Paula Petrella, the daughter of the author of the screen play Raging Bull,” filed suit for copyright infringement about nine years after her last communications with MGM on the issue.  MGM moved for summary judgment based on laches, due to the long delay.  The trial court and the Ninth Circuit Court agreed with MGM, but the Supreme Court reversed.  Relying on the statute of limitations in the Copyright Statute, 17 USC 507 (b),[4] the Court said that the equitable defense of laches could not bar the suit as Congress had set the time limit.  Nonetheless, the Court indicated that if Paula Petrella prevailed on the merits, the court could take into account the delay in assessing the amount of damages and any injunctive relief.  The Court took no position on the applicability of its opinion on patent law, but did note that “the Federal Circuit has held that laches can bar damages incurred prior to the commencement of the suit, but not injunctive relief.  We have not had occasion to review the Federal Circuit’s position.” (emphasis added)  This set the stage for SCA Products to seek en banc review of a summary judgment in the patent suit that applied laches to deny it recovery of damages, to determine whether the Petrella ruling might apply to patents as well.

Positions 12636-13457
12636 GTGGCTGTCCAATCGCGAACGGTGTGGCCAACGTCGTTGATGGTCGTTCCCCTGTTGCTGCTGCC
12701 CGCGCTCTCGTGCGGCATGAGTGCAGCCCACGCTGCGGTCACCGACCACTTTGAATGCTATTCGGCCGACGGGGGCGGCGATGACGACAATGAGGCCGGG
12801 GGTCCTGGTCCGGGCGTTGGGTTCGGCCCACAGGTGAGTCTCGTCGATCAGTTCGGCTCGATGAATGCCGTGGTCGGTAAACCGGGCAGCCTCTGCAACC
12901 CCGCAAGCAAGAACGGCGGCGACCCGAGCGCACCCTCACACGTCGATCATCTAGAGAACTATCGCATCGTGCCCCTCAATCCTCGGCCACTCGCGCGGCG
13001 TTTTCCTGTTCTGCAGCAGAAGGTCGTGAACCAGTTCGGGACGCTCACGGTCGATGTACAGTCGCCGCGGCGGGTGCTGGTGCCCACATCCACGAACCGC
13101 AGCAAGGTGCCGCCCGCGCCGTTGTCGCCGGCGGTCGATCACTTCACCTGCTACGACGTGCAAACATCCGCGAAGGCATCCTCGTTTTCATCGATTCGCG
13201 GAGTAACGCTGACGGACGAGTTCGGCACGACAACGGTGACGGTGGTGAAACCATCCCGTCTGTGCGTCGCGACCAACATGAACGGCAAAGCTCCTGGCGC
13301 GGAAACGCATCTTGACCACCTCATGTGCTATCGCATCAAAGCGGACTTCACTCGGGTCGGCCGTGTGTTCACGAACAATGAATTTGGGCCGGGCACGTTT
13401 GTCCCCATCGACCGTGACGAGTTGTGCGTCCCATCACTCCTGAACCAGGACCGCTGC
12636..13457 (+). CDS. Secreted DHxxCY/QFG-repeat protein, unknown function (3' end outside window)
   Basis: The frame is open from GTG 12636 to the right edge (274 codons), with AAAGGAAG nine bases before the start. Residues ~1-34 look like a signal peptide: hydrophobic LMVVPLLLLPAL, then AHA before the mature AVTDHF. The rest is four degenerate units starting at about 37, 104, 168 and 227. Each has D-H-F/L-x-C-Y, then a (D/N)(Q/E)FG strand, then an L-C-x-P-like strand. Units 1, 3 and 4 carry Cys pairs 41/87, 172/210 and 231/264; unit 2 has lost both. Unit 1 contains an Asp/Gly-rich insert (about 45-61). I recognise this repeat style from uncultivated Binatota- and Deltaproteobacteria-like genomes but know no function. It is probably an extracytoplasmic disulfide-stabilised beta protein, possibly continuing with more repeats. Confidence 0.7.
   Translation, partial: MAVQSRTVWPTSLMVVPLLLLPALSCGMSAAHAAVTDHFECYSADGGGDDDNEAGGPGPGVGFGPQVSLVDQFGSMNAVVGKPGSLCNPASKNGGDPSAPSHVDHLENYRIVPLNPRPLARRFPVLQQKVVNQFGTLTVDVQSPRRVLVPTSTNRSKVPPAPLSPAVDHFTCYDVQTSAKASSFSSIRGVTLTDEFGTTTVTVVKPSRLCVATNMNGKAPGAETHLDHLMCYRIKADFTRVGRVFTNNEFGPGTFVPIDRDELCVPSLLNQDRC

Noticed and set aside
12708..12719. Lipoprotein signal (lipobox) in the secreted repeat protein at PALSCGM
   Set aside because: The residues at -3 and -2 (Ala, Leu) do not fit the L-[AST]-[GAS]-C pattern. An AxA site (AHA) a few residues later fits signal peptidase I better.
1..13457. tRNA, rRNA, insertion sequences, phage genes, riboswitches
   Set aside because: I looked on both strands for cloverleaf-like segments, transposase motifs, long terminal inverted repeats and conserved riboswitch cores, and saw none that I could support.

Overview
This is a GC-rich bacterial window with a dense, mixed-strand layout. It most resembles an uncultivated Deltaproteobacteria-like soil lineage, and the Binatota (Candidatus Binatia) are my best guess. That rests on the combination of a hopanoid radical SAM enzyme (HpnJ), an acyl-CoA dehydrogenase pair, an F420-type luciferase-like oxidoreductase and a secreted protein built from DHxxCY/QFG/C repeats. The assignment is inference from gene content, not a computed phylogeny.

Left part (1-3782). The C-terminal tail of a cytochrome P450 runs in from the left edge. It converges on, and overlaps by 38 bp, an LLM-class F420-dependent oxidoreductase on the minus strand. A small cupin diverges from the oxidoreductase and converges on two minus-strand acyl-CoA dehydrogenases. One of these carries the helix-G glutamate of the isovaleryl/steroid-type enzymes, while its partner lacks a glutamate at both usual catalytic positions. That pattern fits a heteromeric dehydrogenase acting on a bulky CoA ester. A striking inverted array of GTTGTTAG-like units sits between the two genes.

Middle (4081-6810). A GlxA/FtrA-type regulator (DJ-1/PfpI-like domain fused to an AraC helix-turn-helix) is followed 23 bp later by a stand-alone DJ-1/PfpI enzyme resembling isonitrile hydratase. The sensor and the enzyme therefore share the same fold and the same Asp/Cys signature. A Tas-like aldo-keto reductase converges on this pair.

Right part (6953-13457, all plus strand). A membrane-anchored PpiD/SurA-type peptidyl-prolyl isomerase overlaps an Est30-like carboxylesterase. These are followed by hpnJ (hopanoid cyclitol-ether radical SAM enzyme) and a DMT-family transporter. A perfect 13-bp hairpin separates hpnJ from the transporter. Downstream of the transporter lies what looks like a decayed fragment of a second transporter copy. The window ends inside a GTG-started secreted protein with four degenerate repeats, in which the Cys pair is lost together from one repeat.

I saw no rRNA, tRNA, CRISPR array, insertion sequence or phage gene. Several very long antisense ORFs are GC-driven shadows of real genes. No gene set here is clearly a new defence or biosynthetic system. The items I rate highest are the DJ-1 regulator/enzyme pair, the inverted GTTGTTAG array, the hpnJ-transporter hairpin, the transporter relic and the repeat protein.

At the outset, the SCA Hygiene majority points out that the Patent Statute, 35 USC § 286, is a limitation of time within which to recover damages, and is not a statute of limitations which sets the time limit for filing the suit.  Perhaps recognizing that the case was likely to proceed to the S. Court next, the SCA Hygiene majority engaged in an extensive analysis of the defenses to infringement in 35 USC § 282, legislative history, prior case law precedent, treatises, the distinction between equity and law and the 1938 merger, and the distinction between laches and equitable estoppel.  Based on this analysis, the SCA Hygiene majority concludes that laches, albeit an equitable defense, is applicable against legal relief, such as monetary damages, in a patent suit.

In its final “major” distinction between patent and copyright law, the SCA Hygiene majority noted that a copyright infringer must “copy” which means that it is not an “innocent” party, whereas patent law allows no defense of “innocence” of copying.  The majority reasoned that a copyright infringer is “typically aware of a risk that it is infringing and can estimate its exposure when making its initial investment decision.”  However, the majority opines that the patent infringer has a different risk calculus.  Using a medical device example where a company invests millions in development and marketing, only to have a patentee emerge years later to claim damages based on the 6 most profitable years.  Thus, the majority concludes that patent law, where independent invention is no defense, should retain laches as a defense to tardily filed law suits.